Biopsies should be planned and performed very carefully.
A poorly placed biopsy leads to many problems:
Complications of a poor biopsy:
- Delay in diagnosis (insufficient material)
- Transverse biopsy scar often results in:
- Adequate re-excision of the tumor bed is impossible
- Effective post-operative radiation therapy (RT) is impossible - RT field is too large
- Extensive contamination of tissue planes by hematoma.
There are three different types of biopsy:
- Fine needle aspiration biopsy
- Aspiration of cells and tissue fragments through a needle
- unlikely to obtain sufficient pathological material using this
- Core needle biopsy
- A core of tissue obtained through a needle (Tru-cut, or like brand).
- Open incisional biopsy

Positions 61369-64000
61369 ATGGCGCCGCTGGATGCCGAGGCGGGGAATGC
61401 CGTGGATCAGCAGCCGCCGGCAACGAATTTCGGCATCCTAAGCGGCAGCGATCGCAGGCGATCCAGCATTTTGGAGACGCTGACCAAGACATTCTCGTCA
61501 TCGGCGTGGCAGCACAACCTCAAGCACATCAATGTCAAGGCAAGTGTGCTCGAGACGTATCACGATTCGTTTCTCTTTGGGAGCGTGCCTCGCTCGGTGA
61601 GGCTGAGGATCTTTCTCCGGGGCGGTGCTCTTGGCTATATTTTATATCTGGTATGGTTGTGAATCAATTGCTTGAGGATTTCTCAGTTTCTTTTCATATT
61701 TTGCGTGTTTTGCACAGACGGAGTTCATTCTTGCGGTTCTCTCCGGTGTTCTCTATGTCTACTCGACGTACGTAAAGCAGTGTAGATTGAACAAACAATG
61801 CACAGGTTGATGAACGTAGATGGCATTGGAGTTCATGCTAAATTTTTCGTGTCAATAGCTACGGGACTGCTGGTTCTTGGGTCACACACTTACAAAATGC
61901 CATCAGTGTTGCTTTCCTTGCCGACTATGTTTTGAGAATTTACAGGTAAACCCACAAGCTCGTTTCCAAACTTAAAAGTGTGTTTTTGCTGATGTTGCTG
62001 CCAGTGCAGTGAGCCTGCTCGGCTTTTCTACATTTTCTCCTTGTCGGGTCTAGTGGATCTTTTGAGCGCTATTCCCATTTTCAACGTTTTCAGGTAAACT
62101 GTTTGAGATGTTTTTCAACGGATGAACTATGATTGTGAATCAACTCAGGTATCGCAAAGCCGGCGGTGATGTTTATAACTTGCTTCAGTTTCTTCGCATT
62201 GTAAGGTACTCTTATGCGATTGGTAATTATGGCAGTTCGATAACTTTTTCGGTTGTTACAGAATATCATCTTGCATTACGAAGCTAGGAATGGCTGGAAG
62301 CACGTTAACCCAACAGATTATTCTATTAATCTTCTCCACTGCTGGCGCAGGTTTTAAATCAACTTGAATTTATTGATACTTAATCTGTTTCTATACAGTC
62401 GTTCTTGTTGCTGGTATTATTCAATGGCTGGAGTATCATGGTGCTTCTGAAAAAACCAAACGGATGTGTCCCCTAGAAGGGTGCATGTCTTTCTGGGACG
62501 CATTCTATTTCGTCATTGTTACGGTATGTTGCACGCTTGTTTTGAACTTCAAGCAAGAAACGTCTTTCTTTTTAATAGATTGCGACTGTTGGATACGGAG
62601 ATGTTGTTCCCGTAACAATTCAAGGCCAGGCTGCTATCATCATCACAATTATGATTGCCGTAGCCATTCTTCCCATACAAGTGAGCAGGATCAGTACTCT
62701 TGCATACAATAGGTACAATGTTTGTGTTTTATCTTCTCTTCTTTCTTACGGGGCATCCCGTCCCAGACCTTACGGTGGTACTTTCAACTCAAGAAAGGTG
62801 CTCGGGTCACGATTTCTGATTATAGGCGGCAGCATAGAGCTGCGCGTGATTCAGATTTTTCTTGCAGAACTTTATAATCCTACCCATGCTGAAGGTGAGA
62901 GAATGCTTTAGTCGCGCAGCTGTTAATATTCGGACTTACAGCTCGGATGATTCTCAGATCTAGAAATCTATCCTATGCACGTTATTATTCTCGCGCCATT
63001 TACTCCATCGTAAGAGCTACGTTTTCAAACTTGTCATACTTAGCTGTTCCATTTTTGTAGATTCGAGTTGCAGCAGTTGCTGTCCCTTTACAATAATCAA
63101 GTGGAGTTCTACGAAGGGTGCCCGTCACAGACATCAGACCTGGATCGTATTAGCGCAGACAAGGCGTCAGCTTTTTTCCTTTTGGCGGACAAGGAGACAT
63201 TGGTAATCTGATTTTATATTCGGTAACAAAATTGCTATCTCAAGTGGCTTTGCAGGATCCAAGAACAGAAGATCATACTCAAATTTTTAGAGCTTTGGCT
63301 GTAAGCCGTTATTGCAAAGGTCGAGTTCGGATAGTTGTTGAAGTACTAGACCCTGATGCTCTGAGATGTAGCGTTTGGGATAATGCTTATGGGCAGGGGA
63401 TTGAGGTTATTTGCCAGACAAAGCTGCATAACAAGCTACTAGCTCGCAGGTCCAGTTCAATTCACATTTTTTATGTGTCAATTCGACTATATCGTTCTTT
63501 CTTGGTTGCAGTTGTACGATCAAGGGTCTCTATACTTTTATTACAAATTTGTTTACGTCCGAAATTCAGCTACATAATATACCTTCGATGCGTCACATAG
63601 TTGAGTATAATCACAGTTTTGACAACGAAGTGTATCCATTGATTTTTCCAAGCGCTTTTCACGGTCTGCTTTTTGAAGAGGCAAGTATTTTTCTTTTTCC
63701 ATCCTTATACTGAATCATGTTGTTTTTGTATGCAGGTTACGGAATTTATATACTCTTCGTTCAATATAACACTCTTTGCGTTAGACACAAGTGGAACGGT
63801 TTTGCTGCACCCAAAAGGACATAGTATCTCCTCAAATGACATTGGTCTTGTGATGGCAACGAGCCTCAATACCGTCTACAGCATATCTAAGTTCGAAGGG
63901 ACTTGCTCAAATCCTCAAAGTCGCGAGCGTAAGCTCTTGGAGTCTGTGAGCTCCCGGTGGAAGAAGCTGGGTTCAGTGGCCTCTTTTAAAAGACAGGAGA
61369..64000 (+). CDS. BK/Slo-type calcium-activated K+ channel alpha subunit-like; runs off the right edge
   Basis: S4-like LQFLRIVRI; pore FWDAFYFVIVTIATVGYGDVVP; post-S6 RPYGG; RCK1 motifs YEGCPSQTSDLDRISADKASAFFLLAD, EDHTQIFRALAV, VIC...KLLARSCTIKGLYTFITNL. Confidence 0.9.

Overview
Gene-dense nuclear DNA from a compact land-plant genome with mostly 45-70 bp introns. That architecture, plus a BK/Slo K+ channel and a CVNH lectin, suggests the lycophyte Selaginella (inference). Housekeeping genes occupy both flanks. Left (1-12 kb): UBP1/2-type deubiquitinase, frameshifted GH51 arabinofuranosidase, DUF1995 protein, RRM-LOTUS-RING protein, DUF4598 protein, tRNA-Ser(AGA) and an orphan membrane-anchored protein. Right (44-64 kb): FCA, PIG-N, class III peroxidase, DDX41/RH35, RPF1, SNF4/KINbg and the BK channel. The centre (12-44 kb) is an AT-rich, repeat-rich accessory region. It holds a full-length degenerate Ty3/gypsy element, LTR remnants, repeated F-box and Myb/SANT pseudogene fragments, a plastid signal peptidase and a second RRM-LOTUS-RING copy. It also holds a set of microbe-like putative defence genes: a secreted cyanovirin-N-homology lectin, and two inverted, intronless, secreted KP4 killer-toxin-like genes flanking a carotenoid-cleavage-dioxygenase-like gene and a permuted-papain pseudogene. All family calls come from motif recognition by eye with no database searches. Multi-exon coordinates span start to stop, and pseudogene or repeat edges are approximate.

- Removal of a small wedge of tissue from a larger tumor mass
A core biopsy is usually sufficient to obtain enough material for diagnosis. It is the best option for potential limb-sparing surgery because there is less local contamination than an open biopsy.
The biopsy scar should be carefully placed:
- So that it can be excised at a later date if necessary
- If RT is planned, the biopsy scar can be included in the RT treatment volume and a longitudinal strip of the limb can still be spared
Summary of Surgical Biopsy Principles:
|Pre-operative procedure||Identify most accessible area of tumor:
Location of sample
|If the tumor has extended to involve bone, biopsy soft tissue mass because:
|Should be placed so it can be excised at a later date if necessary:
Adverse effects of a poor biopsy
Delay in diagnosis due to insufficient material